To top off our trip we went to the southwest of Slovenia into the wine country of Brda. Spanning the rolling hills between the Soča River and the eastern Italian border, Brda is one of Slovenia’s foremost winegrowing areas and only an hour ’s drive from Ljubljana, which made it the perfect last stop on our tour. Often described as a miniature version of Tuscany, every hill seems to be topped with a large church surrounded by a charming little village, while the hillsides and valleys in between are blanketed with vineyards, orchards, and winding country roads. We walked the vineyards and sampled both white and red wines along with local meats and cheese. Slovenia is not a new wine growing region; they have been growing vines for hundreds of years. The vineyard that we visited is at least three generations old. We stayed in a tiny village of Brda with good accommodations and meals. This would be a great area to stay longer and do some more hiking or cycling. We could have stayed longer. We were not able to see the outstanding caves or the coastline of the country, and I left Slovenia wanting more. Someday, I will return and continue the exploration, and possibly get into Croatia too.
Travelling With The American Women’s Club
The American Women’s Club (AWC) of London organises travel opportunities for its members several times a year. 18
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Often described as a miniature version of Tuscany, every hill seems to be topped with a large church surrounded by a charming little village, while the hillsides and valleys in between are blanketed with vineyards, orchards, and winding country roads Over the past year, they have visited Krakow, San Sebastian, and Marrakesh. The club also offers a range of social, cultural, and educational activities, both in-person and virtual. Learn more at www.awclondon.org. Kathryn Gerken Kathryn moved from Seattle to London for her husband’s work. She runs her US-based travel agency, Gerken Getaways, remotely during this time.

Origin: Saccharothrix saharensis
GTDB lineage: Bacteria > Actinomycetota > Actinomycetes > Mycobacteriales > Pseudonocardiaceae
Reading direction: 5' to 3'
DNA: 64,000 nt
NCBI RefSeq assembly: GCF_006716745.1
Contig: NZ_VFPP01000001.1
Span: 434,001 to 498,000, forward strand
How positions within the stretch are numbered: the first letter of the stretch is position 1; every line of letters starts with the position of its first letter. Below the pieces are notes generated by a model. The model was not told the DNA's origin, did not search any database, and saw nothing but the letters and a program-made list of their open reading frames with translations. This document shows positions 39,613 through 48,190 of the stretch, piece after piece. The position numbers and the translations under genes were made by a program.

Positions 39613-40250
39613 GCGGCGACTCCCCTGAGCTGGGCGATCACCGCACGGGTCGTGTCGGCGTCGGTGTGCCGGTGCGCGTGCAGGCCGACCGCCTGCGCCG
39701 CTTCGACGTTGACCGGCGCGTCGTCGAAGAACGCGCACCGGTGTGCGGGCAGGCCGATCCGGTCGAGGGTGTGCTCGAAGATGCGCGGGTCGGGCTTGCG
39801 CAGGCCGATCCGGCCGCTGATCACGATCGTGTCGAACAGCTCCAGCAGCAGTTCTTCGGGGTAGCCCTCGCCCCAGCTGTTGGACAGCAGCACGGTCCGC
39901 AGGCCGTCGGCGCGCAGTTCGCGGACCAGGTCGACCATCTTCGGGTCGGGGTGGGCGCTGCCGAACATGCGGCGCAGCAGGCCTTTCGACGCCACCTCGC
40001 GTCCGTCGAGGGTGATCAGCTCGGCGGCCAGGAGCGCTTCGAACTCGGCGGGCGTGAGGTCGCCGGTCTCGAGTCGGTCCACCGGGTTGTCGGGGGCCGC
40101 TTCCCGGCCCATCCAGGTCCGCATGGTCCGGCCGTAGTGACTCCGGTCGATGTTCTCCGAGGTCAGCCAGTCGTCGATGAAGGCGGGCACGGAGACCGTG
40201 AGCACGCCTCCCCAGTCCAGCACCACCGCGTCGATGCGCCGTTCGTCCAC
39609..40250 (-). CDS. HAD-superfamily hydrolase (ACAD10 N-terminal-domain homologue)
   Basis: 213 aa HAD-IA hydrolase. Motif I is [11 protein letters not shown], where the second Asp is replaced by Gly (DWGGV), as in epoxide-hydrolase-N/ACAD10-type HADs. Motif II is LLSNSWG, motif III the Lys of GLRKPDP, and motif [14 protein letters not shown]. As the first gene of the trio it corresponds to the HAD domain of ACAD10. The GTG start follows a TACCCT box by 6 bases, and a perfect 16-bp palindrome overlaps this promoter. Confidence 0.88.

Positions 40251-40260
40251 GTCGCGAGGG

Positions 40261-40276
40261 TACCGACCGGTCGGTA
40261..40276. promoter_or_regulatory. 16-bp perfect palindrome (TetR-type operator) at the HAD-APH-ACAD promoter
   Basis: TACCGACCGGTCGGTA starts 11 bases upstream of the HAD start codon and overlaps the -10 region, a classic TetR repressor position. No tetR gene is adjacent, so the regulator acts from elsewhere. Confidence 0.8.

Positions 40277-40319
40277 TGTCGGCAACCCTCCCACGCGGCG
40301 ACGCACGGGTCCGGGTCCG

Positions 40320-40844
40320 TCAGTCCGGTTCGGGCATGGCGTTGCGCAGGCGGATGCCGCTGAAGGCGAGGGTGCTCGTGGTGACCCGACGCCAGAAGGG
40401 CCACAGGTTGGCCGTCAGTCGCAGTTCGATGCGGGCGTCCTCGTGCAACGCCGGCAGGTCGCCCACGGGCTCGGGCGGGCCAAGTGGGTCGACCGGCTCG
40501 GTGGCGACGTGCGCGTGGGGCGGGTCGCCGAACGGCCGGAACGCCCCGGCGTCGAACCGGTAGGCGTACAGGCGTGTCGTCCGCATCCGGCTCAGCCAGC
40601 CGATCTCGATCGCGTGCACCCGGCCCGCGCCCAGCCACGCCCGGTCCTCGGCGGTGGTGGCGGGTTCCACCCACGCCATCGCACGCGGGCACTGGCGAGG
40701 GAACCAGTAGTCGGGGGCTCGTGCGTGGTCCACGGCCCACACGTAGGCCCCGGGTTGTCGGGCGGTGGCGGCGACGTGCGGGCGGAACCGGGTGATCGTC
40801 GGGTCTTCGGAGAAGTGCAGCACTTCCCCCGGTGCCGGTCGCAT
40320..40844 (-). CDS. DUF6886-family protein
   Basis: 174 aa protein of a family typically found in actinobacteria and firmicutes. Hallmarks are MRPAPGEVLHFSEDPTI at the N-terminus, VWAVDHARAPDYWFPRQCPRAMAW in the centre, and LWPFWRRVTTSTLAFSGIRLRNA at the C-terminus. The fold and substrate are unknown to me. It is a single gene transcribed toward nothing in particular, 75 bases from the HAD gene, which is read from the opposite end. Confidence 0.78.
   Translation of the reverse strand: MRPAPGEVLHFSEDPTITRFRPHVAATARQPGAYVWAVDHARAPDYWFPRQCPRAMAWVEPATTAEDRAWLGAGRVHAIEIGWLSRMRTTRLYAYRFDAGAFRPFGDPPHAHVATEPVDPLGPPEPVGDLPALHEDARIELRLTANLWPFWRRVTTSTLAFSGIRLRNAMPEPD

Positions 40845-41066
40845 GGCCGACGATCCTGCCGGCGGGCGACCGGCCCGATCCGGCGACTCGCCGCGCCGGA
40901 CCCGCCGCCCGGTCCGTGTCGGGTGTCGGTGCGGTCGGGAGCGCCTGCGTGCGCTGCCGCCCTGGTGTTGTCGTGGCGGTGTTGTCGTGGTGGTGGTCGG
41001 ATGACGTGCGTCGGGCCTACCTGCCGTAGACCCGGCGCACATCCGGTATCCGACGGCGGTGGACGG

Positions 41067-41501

ARTS & ANTIQUES
ARTS & ANTIQUES Meet The Artist: Carol Ann Eades By Dr Susan House Wade
Carol Ann Eades in her island studio
On first glance, it would appear that this glorious, light-filled studio, packed with intriguing indigo-dyed textile creations, may well be situated high in a remote Japanese village. But it’s not. Everything on display here was conceived and produced just a few blocks from the sea in the south of England. Although Carol Ann Eades is not native to these parts (she grew up in a cotton mill town in Lancashire), she obviously thrives here. Her textiles studio on the Isle of Wight is where she spends much of her time, when she’s not travelling to Japan or Southeast Asia. This is where she conducts most of her dyeing activities, utilising all natural materials, and combining indigo, rust and plant materialbased botanical print techniques to produce the most phenomenal outcomes. Interestingly, she reflects on how textiles were considered an industrial pursuit, and not an art form in her school days, and so Carol Ann’s career path was channeled first into the architectural field, but later she trained as an art, design and technology teacher. Had she grown up in Japan, however, she would have found no clear delineation between artists and craftspeople, with any and all forms of artistic production being equally well regarded.
Fragments of Life shortlisted for Royal Academy Summer Show 2017
Carol Ann has recently been profoundly impacted by the Asian textiles which she has come across during her travels
Kyoto Garden 2016
Following an early career in teaching art and design to adults and children with learning disabilities, the opportunity presented itself for her to establish a textile department at an art centre in Cambridgeshire. It was at this stage that she really began to take on the significance of textiles as an art form, and her own inspired practice emerged in a highly vigorous way.